Dubbed as a clean source of energy, new research findings show that home and property owners producing “clean, CO2-neutral” solar electricity with solar modules may in fact soon find themselves sitting on a pile of hazardous waste once the module lifetime expires.
In many countries, it is illegal to simply discard hazardous materials into the household garbage, and so many solar energy module operators may find themselves eventually paying high fees for hazardous waste disposal when it comes time to discard the modules at the end of their lifetimes. Meanwhile in third world countries the hazardous modules will likely end up being discarded onto the landscape.
“Serious environmental consequences”
According to the online Welt here, a new study commissioned by the German Federal Ministry of Economics dubbed: “Release of Hazardous Material from Photovoltaic Modules,” found “serious environmental consequences” from solar modules. Formerly it was claimed that solar modules posed no real danger to the environment.
Today that appears to have been wishful thinking.
Toxic components get washed out by rain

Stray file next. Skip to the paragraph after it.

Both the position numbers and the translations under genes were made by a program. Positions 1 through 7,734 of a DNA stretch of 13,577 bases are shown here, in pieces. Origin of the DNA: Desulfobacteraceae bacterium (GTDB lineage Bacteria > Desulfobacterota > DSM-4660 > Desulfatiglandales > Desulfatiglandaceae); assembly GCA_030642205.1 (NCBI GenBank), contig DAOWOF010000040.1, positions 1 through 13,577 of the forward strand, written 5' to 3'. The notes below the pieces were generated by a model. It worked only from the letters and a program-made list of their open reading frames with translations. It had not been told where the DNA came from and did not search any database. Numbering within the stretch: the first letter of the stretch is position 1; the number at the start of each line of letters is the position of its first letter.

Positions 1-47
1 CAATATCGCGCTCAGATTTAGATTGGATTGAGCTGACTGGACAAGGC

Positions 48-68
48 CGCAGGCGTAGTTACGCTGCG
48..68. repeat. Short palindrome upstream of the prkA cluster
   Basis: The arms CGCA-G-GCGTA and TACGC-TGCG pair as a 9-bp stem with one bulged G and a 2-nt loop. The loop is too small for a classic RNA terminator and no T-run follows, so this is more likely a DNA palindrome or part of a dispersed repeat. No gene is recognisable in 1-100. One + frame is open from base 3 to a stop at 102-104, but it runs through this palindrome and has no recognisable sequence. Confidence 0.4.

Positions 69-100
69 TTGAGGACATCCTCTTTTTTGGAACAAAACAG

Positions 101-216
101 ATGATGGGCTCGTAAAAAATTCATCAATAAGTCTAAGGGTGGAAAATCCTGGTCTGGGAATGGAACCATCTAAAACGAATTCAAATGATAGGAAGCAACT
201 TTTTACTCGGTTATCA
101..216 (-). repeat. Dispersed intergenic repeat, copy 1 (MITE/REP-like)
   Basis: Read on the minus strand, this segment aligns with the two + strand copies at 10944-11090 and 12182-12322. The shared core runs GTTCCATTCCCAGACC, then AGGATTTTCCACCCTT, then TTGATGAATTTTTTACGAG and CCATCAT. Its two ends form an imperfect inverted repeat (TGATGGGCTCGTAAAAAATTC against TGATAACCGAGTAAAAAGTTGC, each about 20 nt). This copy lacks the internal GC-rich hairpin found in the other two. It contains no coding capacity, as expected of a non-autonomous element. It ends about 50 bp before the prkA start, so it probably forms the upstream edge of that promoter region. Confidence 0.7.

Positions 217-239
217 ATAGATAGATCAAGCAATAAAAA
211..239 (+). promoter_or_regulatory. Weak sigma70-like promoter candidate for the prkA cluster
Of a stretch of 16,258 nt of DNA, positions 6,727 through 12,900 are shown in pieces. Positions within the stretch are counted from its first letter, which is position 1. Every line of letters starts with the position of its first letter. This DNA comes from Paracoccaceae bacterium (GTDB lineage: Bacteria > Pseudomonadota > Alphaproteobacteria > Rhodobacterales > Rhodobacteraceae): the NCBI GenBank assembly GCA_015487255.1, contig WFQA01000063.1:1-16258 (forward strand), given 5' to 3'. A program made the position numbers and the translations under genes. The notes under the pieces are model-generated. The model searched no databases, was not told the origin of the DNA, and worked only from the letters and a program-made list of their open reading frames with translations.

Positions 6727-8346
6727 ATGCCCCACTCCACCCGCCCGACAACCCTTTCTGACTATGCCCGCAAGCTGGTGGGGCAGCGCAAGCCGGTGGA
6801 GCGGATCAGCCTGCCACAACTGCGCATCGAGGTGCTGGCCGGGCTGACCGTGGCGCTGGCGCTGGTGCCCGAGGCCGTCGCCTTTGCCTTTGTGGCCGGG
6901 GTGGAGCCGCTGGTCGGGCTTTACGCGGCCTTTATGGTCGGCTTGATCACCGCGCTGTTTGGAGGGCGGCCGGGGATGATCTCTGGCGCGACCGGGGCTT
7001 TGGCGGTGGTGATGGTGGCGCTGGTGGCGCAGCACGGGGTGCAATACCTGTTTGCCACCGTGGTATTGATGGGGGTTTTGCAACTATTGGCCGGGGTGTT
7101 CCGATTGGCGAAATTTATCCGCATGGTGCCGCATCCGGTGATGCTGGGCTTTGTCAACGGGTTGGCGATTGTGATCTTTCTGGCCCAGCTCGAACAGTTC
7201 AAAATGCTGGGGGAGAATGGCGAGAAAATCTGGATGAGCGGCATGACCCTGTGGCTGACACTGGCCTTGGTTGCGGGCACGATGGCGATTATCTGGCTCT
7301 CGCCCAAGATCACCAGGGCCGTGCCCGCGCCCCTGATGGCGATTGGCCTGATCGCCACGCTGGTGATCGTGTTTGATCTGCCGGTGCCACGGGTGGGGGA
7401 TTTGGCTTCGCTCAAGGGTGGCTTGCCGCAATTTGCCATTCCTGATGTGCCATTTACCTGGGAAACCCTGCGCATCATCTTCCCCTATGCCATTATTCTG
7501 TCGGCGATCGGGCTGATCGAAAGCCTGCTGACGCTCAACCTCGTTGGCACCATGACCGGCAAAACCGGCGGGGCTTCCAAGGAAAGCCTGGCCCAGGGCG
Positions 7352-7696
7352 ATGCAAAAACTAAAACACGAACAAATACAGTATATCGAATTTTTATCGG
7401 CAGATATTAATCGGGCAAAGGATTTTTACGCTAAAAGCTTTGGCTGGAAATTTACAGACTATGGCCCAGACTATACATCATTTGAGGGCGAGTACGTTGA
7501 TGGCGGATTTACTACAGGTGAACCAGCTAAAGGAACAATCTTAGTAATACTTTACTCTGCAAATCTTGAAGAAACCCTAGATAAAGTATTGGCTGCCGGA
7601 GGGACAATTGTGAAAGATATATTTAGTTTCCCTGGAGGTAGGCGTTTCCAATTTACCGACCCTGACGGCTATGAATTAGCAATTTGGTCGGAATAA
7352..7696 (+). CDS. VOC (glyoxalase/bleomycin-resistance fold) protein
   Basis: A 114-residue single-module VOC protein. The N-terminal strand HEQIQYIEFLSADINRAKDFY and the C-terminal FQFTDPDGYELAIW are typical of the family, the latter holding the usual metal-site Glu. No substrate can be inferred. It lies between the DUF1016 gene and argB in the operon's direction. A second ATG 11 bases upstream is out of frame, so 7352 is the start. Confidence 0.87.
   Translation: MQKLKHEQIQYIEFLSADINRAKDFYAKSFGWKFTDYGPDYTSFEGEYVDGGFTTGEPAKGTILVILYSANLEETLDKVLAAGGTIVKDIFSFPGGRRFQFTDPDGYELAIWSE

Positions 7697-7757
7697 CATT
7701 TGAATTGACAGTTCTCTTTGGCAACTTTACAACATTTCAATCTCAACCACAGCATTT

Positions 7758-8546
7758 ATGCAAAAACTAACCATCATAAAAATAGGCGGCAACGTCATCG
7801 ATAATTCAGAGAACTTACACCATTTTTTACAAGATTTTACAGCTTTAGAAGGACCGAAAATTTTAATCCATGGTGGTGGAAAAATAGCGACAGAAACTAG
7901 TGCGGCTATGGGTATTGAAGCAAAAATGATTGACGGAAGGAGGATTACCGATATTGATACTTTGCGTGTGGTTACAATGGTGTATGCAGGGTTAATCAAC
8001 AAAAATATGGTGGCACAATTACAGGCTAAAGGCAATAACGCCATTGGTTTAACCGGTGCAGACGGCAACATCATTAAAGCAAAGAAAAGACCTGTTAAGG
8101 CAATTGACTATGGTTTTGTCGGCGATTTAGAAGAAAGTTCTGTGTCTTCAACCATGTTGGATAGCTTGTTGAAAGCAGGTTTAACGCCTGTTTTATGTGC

Welt reports that researchers in Stuttgart checked if toxic substances could be transported from the modules to the environment by water. Welt writes:
Contrary to earlier assumptions, the result shows that hazardous material such as lead or carcinogenic cadmium from broken pieces of solar modules could be completely washed out by rain water of a period of several months.”
The latest findings are another major blow to an industry that has been reeling from high costs, inefficiency, cheap imports and declining overall popularity. Now the industry is turning out to be a real polluter.
Welt writes that it will be necessary to recycle 100% of all modules but that it will be impossible to ensure that no modules wind up in regular household refuse.
Poor countries victims again
Though 100% recycling may be almost achievable in rich, industrial countries, Welt cites the experts, who say there is the high likelihood the modules will simply end up littering the landscape in poor countries.
Poor countries, often located in sunny equatorial regions where solar energy is more effective, face the potential of being blanketed by vast swaths of hazardous material as used, worn-out modules get thrown out.
11,000 tons of lead, 800 tons of cadmium
The researchers say that currently there are about 3700 square kilometers of solar modules installed globally and estimate that, as of 2016, the modules contained 11,000 tons of lead and 800 tons of cadmium, reports Welt, citing the study.
Welt adds that the EU banned the use of toxic heavy metals and solder by the electrical industry, but the solar industry was exempted on the behest of the solar lobby. The solar industry needs to be included in the ban as well, the experts say, so that the global spread of heavy toxic metals can be curbed.